Tepotinib Granted Priority Review in MET Exon 14+ Metastatic NSCLC

August 25, 2020
Nichole Tucker

The FDA accepted a New Drug Application for tepotinib and granted it priority review for the treatment of adult patients with metastatic non–small cell lung cancer who harbor a mutation that leads to mesenchymal-epithelial transition exon 14 skipping, as detected by an FDA-approved test.

The FDA accepted a New Drug Application (NDA) for tepotinib (Tepmetko) and granted it priority review for the treatment of adult patients with metastatic non–small cell lung cancer (NSCLC) who harbor a mutation that leads to mesenchymal-epithelial transition (MET) exon 14 skipping, as detected by an FDA-approved test, announced EMD Serano in a press release.1

The NDA will be reviewed under the FDA’s Real-Time Oncology Review (RTOR) pilot program, which is designed to more quickly and efficiently analyze efficacy and safety data. The data that will be evaluated for the potential FDA approval are from the phase 2 VISION study (NCT02864992) of single-agent tepotinib as treatment of patients with NSCLC with MET exon 14 skipping alterations assessed by liquid and/or tissue biopsy.

"With this acceptance and review under the RTOR program, we look forward to working with FDA and to making this precision medicine available to patients in the US as soon as possible,” said Luciano Rossetti, global head of Research & Development for EMD Serono, in a statement.

In the primary analysis of the single-arm VISION trial, 152 patients with NSCLC and either EGFR/ALK wild-type or MET exon 14 skipping alterations received tepotinib 500 mg once daily. The primary end point of the study was objective response rate (ORR) by independent review committee (IRC). The secondary end points were ORR per investigator assessment, duration of response (DOR), disease control rate (DCR), progression-free survival (PFS), overall survival (OS), and safety. The study included a circulating tumor DNA (ctDNA) analysis, which observed depletion of MET exon 14 mutant allele frequency during the course of treatment.2,3

A total of 99 patients were included in the efficacy analysis, including 66 who were confirmed positive for MET exon 14 skipping alterations by liquid biopsy and 60 who were identified by tissue biopsy.

At data cutoff, the IRC observed a combined liquid-biopsy group and tumor-biopsy group ORR of 46.5% (95% CI, 36.4%-56.8%). The median DOR was 11.1 months (95% CI, 7.2-not estimable [NE]). The DCR per IRC assessment was 65.7% (95% CI, 55.4%-74.9%). Per investigator assessment, the combined ORR was 55.6% (95% CI, 45.2%-65.5%). The median DOR was 14.0 months (95% CI, 9.7-18.3), and the DCR was 72.7% (95% CI, 62.9%-81.2%).

The best response observed was a partial response occurring in 48% of patients in the (95% CI, 36%-61%) in the liquid biopsy group and 50% (95% CI, 37%-63%) in the tumor biopsy group, and tumor shrinkage occurred in 89% of patients.3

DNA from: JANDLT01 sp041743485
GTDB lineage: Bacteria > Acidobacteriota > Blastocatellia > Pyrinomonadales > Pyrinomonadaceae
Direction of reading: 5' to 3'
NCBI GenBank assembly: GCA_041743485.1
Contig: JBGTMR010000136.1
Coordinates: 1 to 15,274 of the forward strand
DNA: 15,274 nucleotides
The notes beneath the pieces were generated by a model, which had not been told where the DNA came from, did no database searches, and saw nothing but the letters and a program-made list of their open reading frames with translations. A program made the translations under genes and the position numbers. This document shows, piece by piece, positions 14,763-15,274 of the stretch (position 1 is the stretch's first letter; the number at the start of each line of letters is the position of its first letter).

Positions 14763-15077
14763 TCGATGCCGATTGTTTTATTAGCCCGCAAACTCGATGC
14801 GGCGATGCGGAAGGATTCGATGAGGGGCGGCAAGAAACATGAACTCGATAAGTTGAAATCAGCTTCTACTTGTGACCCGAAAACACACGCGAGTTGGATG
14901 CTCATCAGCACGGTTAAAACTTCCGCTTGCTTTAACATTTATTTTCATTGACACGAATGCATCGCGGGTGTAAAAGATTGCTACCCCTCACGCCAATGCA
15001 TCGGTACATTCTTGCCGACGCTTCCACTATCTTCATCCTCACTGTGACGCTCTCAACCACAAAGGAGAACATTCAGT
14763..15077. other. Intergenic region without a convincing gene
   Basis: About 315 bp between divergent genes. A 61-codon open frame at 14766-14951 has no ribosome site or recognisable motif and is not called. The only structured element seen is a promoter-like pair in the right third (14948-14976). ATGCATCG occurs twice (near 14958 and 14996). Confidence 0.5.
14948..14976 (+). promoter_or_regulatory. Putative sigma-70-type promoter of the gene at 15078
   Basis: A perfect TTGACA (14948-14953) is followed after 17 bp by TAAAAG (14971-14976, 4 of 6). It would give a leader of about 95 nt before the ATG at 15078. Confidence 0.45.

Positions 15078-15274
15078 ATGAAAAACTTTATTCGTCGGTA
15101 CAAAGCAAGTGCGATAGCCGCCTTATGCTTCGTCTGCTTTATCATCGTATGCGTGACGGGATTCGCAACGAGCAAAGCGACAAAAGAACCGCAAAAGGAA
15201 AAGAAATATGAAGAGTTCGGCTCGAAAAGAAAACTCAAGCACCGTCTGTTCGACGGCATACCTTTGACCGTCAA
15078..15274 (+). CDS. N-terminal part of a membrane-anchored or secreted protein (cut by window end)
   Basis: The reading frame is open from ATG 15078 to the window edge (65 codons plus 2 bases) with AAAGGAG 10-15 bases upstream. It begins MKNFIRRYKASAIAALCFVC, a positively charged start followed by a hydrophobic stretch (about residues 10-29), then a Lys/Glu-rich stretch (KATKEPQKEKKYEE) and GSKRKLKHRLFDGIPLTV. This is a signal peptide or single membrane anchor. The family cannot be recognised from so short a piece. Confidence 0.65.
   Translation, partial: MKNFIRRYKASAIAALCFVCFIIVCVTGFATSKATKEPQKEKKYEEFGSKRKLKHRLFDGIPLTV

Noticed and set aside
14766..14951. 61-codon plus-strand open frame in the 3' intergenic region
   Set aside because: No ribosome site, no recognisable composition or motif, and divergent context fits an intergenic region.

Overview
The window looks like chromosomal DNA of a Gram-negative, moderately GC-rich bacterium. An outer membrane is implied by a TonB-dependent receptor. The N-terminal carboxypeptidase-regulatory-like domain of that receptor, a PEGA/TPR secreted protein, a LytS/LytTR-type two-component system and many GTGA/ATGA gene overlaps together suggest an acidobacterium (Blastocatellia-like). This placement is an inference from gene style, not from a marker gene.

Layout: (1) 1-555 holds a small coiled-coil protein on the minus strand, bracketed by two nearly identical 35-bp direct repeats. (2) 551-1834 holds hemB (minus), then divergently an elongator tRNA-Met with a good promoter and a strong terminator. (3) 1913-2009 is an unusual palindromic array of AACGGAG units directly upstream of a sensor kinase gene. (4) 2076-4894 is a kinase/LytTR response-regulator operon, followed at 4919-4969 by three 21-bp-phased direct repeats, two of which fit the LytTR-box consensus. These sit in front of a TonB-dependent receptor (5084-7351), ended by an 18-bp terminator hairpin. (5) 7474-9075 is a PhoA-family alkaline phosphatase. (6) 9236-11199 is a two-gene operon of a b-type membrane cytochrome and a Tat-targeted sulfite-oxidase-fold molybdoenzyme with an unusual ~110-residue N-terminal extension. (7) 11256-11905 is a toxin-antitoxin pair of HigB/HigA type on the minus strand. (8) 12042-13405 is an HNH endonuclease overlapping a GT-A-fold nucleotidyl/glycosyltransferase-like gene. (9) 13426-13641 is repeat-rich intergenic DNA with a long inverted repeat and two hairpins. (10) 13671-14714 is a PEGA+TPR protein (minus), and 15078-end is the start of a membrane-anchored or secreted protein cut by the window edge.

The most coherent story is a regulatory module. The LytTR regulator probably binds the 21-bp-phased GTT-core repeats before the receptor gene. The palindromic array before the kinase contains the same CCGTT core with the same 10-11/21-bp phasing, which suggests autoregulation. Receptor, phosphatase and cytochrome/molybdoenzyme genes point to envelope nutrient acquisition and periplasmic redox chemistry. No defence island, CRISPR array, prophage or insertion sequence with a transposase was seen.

In terms of survival, the combined median PFS was 8.5 months (95% CI, 6.7-11.0) per IRC, and was 8.6 months (95% CI, 6.7-11.2) per investigator assessment. The median OS per IRC was 17.1 months (95% CI, 12.0-26.8) and per investigator assessment, the median OS was 22.3 months (95% CI, 15.3 to not estimable [NE]).2,3

Efficacy with tepotinib was also demonstrated in patients with brain metastases at baseline. The ORR in the brain metastasis population (n = 11) was 54.5% (95% CI, 23.4%-83.3%) by IRC. The median DOR was 9.5 months (95% CI, 6.6-NE). The median PFS observed in these patients was 10.9 months (95% CI, 8.0-NE).

Of the 51 patients who were included in the biomarker analysis, 34 (67%) had a molecular ctDNA response of depletion of MET exon 14 mutant allele frequency. Of the patients who responded, 71% had a radiographic response per IRC and 85% per investigator assessment. Disease control was observed in 88% of this patient group per IRC and 94% per investigator assessment.

All patients in the study were included in the safety analysis. The most common any-grade adverse events were peripheral edema (63.2%), nausea (25.7%), and diarrhea (21.7%). Grade 3 or higher treatment-related adverse events (TRAEs) were reported in 27.6% of patients. The most common grade 3 or higher TRAEs were peripheral edema and an increase in amylase. TRAEs of any grade led to dose reductions of tepotinib in 32.9% of patients and treatment discontinuation in 11.2%.

Overall the study concluded that tepotinib could induce durable clinical activity in patients with NSCLC with MET exon 14 skipping mutations.

Tepotinib is an oral MET inhibitor that currently has no regulatory approvals outside of Japan. In addition to being explored as treatment of patients with MET exon 14 skipping mutation–positive NSCLC, tepotinib is being studied as treatment of patients with EGFR-positive NSCLC in the phase 2 INSIGHT 2 clinical trial (NCT03940703) in combination with osimertinib (Tagrisso).1

References:

1. FDA accepts filing of New Drug Application for tepotinib for the treatment of patients with metastatic NSCLC with metex14 skipping alterations. News release. EMD Serano. August 25, 2020. Accessed August 25, 2020. https://bit.ly/3jejv4Q

2. Le X, Felip E, Veillon R, et al. Primary efficacy and biomarker analyses from the VISION study of tepotinib in patients (pts) with non-small cell lung cancer (NSCLC) with METex14 skipping. J Clin Oncol. 2020;38 (suppl):9556. doi:10.1200/JCO.2020.38.15_suppl.9556

3. Paik P, Felip E, Veillon R, et al. Tepotinib in non–small-cell lung cancer with met exon 14 skipping mutations. N Engl J Med. Published online May 29, 2020. doi:10.1056/NEJMoa2004407